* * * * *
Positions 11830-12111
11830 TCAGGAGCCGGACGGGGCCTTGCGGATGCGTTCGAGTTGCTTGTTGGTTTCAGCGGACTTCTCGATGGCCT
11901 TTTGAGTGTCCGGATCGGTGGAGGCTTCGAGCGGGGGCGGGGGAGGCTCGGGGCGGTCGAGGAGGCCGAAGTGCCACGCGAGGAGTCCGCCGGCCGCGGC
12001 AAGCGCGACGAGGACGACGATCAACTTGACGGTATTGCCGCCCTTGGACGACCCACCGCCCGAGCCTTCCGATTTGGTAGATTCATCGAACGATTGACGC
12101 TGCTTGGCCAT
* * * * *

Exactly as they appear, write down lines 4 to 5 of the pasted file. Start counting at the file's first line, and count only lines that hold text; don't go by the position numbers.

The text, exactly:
12001 AAGCGCGACGAGGACGACGATCAACTTGACGGTATTGCCGCCCTTGGACGACCCACCGCCCGAGCCTTCCGATTTGGTAGATTCATCGAACGATTGACGC
12101 TGCTTGGCCAT